Tag Archives: argument from authority

Theological pretzel twisting

I guess we should not be surprised that theological arguments often fall back on authority –  after all they have invented the biggest authority ever. The answer to everything (and you don’t have to be able to count to 42 – 3 will do).

Their god!

But it does provide them a useful cop-out whenever they run into problems during discussion with others – especially non-theists. Appeal to authority!

Usually they are savvy enough to use a more worldly authority – often themselves but usually other theologians, or philosophers of religion, who have “destroyed” the argument presented many times over. And because it is an appeal to authority you must take their word for it. Your argument has been destroyed, and so thoroughly they are not going to bother with the details.

So it was nice to see another philosopher dealing them some of their own medicine (see God fails triple morality test). And on a specific argument I referred to previously in my post The argument from authority (or lack thereof). In that I mentioned how a local blogger advocating a religious divine command morality had “destroyed” the Euthyphro Dilemma:

“Applied to this situation the dilemma for “divine command” ethicists is – are “moral truths” ” good and just because God wills it.” Or does “God wills it because it is good and just.” Inevitably in any real situation such an ethicist is making her moral decision for her god by appealing to some other outside source of morality. Or they talk themselves into the silly position the apologist W. L. Craig did recently when he ended up justifying biblical infanticide, genocide and ethnic cleansing – because it was commanded by his god (see Concern over William Lane Craig’s justification of biblical genocide).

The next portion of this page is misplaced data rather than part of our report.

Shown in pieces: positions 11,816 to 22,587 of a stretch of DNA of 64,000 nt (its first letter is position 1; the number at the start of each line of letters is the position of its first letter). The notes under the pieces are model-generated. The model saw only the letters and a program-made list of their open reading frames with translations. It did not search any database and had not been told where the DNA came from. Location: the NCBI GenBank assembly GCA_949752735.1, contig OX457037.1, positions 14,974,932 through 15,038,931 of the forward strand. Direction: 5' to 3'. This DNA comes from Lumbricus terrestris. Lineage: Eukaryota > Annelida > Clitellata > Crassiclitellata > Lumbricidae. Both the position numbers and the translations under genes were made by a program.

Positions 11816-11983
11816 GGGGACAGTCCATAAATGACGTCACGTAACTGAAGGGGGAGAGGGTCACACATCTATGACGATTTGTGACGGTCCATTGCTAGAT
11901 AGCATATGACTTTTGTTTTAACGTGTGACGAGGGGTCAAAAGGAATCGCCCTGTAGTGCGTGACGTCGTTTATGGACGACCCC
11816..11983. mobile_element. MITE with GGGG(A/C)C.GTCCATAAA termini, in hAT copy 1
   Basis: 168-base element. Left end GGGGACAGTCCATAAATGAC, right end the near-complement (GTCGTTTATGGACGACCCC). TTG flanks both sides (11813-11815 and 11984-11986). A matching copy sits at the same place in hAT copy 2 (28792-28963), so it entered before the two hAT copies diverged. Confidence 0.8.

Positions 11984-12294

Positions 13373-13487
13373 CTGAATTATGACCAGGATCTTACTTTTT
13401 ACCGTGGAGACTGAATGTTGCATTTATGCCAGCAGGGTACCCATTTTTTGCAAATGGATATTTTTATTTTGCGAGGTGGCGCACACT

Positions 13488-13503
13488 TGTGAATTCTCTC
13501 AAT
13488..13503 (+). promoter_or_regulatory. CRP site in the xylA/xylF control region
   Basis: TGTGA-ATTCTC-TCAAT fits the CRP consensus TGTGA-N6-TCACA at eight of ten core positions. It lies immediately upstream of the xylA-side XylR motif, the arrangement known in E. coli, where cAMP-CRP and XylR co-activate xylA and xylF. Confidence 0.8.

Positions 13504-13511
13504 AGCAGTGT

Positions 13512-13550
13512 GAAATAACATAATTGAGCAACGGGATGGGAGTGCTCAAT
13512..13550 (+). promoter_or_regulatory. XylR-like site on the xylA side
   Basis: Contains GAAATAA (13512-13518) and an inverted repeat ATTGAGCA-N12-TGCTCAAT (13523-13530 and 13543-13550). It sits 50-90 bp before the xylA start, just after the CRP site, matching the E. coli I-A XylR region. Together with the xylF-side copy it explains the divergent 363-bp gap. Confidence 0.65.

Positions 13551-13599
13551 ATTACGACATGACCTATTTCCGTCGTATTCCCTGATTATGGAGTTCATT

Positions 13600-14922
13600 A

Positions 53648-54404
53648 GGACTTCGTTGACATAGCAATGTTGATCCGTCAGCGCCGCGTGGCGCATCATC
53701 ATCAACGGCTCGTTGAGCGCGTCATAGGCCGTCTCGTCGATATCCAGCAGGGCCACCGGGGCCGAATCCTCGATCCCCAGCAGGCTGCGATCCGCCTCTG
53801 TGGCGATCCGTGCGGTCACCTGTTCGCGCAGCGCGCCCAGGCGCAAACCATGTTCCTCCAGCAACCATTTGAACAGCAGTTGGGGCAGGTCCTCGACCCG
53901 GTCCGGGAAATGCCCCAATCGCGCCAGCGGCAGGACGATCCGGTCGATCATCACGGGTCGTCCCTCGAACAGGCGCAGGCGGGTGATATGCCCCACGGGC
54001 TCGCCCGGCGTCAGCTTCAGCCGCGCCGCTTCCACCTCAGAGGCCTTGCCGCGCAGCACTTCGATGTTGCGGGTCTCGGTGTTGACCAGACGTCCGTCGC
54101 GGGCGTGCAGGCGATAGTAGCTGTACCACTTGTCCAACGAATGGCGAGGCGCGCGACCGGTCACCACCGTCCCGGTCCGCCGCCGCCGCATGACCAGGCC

The blogger resorted to an argument from authority by declaring “Euthyphro Dilemma has been well and truly dealt with by divine command meta-ethics. This has been done so many times I find it incredible that anyone still brings it up!” As far as he was concerned that was the end of it. No details were going to be discussed under his watch.”

Well, here is what Prof. Massimo Pigliucci, a philosopher at the City University of New York, thinks of such “destruction.” Referring to the “popular idea that morality comes from God” he says:

That was soundly refuted by Plato in the Euthyphro, and despite thousands of years of desperate theological pretzel twisting the refutation stands.

Nicely put!

I must remember that term – “pretzel twisting.”

via Rationally Speaking: God fails triple morality test.

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The argument from authority (or lack thereof)

In the natural sciences arguing from authority is frowned on. Sure, we do have to give credence to authorities when attempting to understand subjects outside our field. But, in our own areas (and in the end with any scientific subject) authority counts for nothing. After all the best test of any scientific idea is to measure it against reality. Evidence counts more than authority.

So I always find arguments from authority  weak. And when the arguer uses only that approach, maybe even using the argument from authority as a way of ignoring evidence (or even details of the argument itself), I suspect that argument from authority has become a way of avoiding the issue completely. One can end up debating at length the importance of authority, or the rights of others to have opinions, and never once deal with the real issue which sparked the debate.

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